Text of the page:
• The onset of depression may be influenced by what we learn as children. Some people may have been exposed to the depressive symptoms of their parents and have learned this as a way of reacting to certain problems. As adults, they may go on to use these strategies to deal with their own life stressors.

Psychological vulnerability

Personality style and the way people learn to deal with problems may contribute to the onset of depression.

Life events

Early childhood trauma and losses can lead to depression.

Experiencing several severe and prolonged difficult life events increases a person's risk of developing a depressive disorder.

Living with chronic family problems can seriously affect a person's mood and lead to depressive symptoms.

People living in emotionally abusive or violent relationships can feel trapped, financially and emotionally, and feel hopeless about their future. This is particularly true of mothers with young children.

Biological factors

Depression may appear after physiological events such as childbirth or having a viral or other infection. This observation has led to the theory that hormonal or chemical imbalances in the brain may cause depression.

Studies have shown that people with depression have different levels of certain biochemicals (e.g., serotonin) than people without depression. The fact that depression can be helped by antidepressant medication and electroconvulsive therapy tends to support this theory.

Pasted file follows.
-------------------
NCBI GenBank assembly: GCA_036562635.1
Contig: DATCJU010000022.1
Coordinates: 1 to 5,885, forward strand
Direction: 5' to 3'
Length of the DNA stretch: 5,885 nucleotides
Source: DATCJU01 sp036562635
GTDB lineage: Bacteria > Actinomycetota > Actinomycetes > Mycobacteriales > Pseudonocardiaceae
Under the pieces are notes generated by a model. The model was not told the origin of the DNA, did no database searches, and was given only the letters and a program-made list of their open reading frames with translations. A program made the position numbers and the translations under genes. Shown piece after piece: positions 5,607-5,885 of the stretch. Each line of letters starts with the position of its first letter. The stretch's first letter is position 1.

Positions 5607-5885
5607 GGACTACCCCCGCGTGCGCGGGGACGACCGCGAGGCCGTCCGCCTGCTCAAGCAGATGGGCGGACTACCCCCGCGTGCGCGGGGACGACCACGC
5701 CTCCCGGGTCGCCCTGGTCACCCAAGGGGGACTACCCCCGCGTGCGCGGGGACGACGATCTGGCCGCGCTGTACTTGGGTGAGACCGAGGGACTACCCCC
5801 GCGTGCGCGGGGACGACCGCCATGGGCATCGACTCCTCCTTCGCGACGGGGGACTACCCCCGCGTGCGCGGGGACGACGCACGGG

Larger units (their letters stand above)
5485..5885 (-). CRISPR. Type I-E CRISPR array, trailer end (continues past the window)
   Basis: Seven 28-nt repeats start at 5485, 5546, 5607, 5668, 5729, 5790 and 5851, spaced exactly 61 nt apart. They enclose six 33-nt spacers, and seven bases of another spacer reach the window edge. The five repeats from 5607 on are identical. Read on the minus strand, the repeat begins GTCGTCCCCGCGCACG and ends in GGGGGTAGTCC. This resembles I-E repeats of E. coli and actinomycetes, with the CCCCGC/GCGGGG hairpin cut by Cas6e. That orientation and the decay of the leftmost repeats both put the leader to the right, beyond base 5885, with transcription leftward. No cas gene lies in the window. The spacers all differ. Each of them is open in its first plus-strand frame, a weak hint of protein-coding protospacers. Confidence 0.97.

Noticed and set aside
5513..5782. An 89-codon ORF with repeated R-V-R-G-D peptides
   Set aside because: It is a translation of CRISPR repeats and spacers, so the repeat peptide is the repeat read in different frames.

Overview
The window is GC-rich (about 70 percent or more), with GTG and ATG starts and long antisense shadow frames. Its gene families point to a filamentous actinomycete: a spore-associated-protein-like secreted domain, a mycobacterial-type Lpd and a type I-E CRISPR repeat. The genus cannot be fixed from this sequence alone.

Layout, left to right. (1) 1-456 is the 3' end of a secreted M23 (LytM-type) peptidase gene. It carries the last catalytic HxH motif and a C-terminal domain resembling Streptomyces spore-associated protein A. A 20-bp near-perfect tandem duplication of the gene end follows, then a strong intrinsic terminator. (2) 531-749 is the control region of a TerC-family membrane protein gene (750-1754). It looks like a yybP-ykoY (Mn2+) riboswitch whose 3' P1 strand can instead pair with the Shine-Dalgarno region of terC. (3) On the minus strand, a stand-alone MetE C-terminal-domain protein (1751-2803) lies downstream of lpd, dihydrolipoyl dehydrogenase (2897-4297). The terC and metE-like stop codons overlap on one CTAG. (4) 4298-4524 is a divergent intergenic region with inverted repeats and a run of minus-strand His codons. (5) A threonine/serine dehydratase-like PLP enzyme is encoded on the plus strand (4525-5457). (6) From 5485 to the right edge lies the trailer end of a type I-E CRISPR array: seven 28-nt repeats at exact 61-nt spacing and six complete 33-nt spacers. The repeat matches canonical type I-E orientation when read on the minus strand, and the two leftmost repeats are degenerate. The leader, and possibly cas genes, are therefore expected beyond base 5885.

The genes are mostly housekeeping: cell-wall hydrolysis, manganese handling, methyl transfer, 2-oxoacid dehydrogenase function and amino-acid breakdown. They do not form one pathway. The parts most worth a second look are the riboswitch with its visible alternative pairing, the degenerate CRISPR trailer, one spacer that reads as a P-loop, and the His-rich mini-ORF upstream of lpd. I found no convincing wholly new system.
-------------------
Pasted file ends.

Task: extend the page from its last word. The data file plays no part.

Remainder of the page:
Prognosis

The outlook varies with the severity of the depression:

The average length of a depression episode is six to eight months. With mild depression, spontaneous recovery is likely.

About 80% of people treated for major depression will have at least one more episode in their lifetime. The average is four episodes.

Risk factors for recurrence of depression include:

  • a history of three or more episodes of major depression
  • a history of frequent episodes
  • an episode in the previous 12 months
  • residual symptoms
  • severe episodes, e.g., suicidality (likelihood of completing suicide), psychotic features
  • long previous episodes.

Evidence summary

American Psychiatric Association. (2000). Diagnostic and Statistical Manual of Mental Disorders (4th ed., tex rev.). Washington, DC: Author.

American Psychiatric Association. (2013). Diagnostic and Statistical Manual of Mental Disorders (5th ed.). Washington, DC: Author.

Kennedy, S.H., Lam, R.W., Parikh, S.V., Patten, S.B. & Ravindran, A.V. (2009). Canadian Network for Mood and Anxiety Treatments (CANMAT) Clinical Guidelines for the Management of Major Depressive Disorder in AdultsJournal of Affective Disorders, 117(Suppl. 1). S44–53. doi: 10.1016/j.jad.2009.06.039

National Institute for Health and Care Excellence. (2005). Depression in Children and Young People: Identification and Management in Primary, Community and Secondary Care (Clinical Guideline 28). London, UK: Author.

National Institute for Health and Care Excellence. (2009). Depression in Adults: The Treatment and Management of Depression in Adults (Clinical Guideline 90). London, UK: Author.

National Institute for Health and Care Excellence. (2009). Depression in Adults with a Chronic Physical Health Problem: Treatment and Management (Clinical Guideline 91). London, UK: Author.